A few weeks ago I was listening to the radio on my way to work and came across an interview with Dr. Atul Gawande talking about his book The Checklist Manifesto. He's kind of taken the world by storm with a really basic idea: maybe if we used simple checklists to ensure consistency in surgical procedures, we could save some lives.
Maybe indeed. When Dr. Peter Pronovost at Johns Hopkins ran a study using checklists to combat bloodstream infections in the ICU, he documented a sustained 66% reduction. When Dr. Gawande deployed a surgical checklist at eight test hospitals as part of a World Health Organization study, major complications dropped by 36%.
And yet the vast majority of procedures in the world are still performed, every day, without checklists. Are you kidding me? We simply must get better about folding this kind of learning back into daily practice.
Well, as it turns out, this is one of the primary design principles underlying the Amalga Unified Intelligence System --- figure out what works, then do more of it, and fast.
As soon as I got to work that morning, I ordered Dr. Gawande's book and (thank you Amazon Prime) a couple of days later I was scribbling down design ideas for a "checklist extension" for Amalga that would allow our hospitals to quickly create checklists, put them into daily practice, and track their use to continually improve performance over time.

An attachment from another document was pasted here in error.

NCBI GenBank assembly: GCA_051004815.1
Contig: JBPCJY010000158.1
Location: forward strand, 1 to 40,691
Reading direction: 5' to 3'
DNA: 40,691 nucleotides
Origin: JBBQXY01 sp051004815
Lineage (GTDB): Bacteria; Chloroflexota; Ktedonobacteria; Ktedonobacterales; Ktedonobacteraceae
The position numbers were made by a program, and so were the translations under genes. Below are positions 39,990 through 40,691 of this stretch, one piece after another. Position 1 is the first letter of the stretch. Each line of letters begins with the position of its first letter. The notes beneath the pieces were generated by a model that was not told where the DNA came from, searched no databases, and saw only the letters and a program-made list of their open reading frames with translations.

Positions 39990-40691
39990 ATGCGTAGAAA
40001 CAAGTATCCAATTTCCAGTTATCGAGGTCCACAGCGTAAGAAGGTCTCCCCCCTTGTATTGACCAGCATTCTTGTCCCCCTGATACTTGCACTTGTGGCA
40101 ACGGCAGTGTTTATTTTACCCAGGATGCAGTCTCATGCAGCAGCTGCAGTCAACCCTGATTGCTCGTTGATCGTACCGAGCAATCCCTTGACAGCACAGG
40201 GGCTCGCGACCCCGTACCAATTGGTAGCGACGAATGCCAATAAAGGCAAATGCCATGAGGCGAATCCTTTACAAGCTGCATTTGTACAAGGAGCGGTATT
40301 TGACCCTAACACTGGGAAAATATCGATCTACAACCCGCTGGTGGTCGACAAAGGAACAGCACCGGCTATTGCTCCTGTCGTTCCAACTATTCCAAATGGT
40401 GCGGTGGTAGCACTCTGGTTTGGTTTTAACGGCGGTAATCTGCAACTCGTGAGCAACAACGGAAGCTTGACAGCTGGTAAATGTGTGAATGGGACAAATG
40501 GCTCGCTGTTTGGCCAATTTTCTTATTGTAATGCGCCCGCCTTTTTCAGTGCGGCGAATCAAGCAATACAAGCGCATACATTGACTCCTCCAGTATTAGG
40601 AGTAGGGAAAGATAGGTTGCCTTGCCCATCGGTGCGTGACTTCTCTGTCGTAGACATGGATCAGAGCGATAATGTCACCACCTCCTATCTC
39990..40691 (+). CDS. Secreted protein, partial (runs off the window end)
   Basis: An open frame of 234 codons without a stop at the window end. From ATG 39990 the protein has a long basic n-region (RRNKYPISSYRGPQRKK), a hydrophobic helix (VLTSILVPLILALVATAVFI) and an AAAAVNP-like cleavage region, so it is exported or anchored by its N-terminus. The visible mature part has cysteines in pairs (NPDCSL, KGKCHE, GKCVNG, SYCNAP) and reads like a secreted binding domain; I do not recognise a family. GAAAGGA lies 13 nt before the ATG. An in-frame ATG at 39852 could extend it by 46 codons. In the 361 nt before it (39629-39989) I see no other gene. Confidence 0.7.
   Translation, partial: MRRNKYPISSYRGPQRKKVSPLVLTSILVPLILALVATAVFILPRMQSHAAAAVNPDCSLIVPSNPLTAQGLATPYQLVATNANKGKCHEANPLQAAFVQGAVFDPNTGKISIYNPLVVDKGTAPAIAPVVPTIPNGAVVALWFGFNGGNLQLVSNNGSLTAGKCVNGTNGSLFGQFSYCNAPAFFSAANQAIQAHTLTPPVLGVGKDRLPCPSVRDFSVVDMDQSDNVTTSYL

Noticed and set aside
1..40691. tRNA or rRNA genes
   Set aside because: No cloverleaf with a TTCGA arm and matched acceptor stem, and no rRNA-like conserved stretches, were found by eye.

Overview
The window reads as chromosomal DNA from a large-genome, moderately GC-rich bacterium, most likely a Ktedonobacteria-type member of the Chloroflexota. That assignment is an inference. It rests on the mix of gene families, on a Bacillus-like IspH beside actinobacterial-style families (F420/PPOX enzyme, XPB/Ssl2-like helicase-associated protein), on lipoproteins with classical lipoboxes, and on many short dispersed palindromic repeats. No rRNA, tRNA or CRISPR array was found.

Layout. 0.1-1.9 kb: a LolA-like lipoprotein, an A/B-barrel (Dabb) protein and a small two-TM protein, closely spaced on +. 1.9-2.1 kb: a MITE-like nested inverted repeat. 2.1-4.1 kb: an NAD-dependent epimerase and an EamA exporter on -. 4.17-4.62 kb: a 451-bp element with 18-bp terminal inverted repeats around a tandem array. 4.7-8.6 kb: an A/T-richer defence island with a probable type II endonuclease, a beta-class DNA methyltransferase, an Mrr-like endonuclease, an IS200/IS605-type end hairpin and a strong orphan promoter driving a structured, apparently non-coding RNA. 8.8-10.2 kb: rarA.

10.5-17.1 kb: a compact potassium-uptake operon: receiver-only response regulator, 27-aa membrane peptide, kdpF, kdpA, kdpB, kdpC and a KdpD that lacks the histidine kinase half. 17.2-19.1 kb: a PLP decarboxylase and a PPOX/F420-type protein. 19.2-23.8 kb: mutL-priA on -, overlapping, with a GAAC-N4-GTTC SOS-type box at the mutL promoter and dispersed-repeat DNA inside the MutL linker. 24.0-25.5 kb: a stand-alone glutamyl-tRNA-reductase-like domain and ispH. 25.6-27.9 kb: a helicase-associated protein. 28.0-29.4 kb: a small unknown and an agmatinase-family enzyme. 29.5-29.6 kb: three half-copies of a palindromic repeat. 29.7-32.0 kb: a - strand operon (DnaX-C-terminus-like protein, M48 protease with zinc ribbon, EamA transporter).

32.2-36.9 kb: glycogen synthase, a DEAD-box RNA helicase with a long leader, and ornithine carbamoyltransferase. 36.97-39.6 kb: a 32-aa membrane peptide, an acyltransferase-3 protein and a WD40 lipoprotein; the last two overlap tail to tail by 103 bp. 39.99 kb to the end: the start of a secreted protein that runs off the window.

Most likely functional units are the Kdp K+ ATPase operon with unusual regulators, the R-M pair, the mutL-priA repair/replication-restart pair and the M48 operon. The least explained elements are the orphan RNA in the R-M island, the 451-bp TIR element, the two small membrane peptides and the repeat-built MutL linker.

A few weeks later, and I've just published that extension up to our community portal where it is available to any Amalga customer as a free add-on to the product. The extension includes the WHO surgical safety checklists as a starting point, but supports creation of lists for any scenario, from complex interventions to making sure rooms are cleaned properly.
This quick video shows the feature in action:
So, what are the key takeaways?
Neat idea! The implementation is very cool! I strongly believe that such simple and useful tools will make "Happy Clinicians"(TM) and eventually make them like our bigger, scarier systems.
Another candidate for such "checklists" are the nursing guidelines. Nurses often use local guidelines for patient care tasks such drug administration, nutrition and so on. Generally such guidelines are hosted on hospital intranet sites or stuck away in binders.